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Giving birth to a healthy baby while living with HIV in Malawi

© UNICEF Malawi/2008
Mothers receive counselling as part of the prevention mother-tocChild transmission of HIV programme at the UNICEF-supported Kasungu District Hospital in Malawi.

By Victor Chinyama

KASUNGU, Malawi, 15 October 2008 – Alice Chipeni looks forward to her young baby being tested for HIV. The thought is enough to fill many minds with dread, but for Ms. Chipeni it is one more step in a long journey that began when she was diagnosed with HIV herself several years ago.

Her baby boy was born under the auspices of the prevention of mother-to-child transmission of HIV programme at the UNICEF-supported Kasungu District Hospital, where his odds of contracting HIV were narrowed by one third. At 13 months, Ms. Chipeni’s baby is five months away from the HIV test that, if negative, will graduate him from the programme.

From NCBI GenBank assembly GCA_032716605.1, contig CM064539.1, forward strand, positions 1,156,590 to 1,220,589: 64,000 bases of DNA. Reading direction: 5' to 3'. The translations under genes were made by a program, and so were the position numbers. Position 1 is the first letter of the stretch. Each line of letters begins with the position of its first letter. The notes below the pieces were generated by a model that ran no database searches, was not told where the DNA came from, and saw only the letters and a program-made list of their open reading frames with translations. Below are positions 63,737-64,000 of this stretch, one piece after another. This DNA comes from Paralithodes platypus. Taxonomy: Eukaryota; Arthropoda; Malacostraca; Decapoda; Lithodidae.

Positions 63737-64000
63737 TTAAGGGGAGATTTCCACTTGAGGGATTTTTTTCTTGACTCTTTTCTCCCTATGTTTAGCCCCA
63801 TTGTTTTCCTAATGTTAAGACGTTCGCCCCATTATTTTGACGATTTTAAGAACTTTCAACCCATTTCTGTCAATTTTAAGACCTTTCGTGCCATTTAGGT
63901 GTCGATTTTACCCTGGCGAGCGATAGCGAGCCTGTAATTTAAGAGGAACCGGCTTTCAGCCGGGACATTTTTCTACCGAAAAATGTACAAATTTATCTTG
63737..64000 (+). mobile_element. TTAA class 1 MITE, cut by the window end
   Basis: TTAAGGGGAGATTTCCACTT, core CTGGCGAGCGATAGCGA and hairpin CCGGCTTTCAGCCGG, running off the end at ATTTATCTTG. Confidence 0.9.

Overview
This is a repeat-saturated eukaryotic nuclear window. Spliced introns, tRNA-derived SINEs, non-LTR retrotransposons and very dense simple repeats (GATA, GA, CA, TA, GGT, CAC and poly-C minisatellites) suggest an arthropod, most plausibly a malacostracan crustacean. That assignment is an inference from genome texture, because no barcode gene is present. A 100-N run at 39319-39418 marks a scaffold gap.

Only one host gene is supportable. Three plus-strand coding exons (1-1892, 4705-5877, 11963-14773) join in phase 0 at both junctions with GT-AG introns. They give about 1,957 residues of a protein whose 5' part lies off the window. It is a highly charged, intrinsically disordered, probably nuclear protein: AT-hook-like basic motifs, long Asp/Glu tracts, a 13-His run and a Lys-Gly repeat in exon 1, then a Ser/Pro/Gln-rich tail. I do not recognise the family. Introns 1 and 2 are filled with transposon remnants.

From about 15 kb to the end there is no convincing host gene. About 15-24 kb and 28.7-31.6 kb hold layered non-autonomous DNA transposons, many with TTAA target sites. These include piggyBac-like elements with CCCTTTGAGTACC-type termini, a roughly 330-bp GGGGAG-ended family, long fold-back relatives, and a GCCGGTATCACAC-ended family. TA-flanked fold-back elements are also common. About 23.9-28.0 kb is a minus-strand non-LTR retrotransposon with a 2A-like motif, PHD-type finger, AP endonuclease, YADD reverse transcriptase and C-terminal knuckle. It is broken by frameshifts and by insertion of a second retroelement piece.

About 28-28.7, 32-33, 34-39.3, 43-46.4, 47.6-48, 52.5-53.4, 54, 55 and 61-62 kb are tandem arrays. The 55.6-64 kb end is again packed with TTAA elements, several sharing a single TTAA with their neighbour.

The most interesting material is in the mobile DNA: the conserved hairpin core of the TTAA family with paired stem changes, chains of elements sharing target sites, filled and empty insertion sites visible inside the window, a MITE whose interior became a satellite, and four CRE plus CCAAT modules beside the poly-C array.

For Ms. Chipeni, that will be the fulfilment of her dream to have an HIV-free baby – a dream she nurtured when she became pregnant in 2007.

HIV status confirmed

Ms. Chipeni’s own HIV status was confirmed in 2004, after she had a persistent cough for several months. An X-ray finally revealed that she had tuberculosis, and she was immediately put on treatment. A relapse of the disease later prompted her nurse to suggest an HIV test.

“After the results were confirmed, I was put on antiretroviral treatment,” she said. “I was as thin as a stick but after some time, I began to regain my weight and my appetite was back.”

In 2007, Ms. Chipeni became pregnant. And because of UNICEF’s support, help was available.

Aid for mothers and children

Thanks to UNICEF-funded community mobilization efforts, the number of women accessing HIV testing in Malawi increased from 320 in 2002 to more than 289,000 by December 2007 – nearly half of all the women who became pregnant last year.

The number of HIV-positive pregnant women like Ms. Chipeni receiving antiretroviral treatment to prevent mother-to-child transmission increased from just over 10,000 in 2006 to 19,000 in 2007.

Ms. Chipeni’s baby was given an antiretroviral drug and an antibiotic that reduces the incidence of opportunistic infections such as pneumonia. The mother also received iron supplements and an insecticide-treated bednet for preventing malaria. And through the World Food Programme, she got nutritional support in the form of maize, beans, and vegetable oil – all part of the effort to help mother and child survive and thrive.



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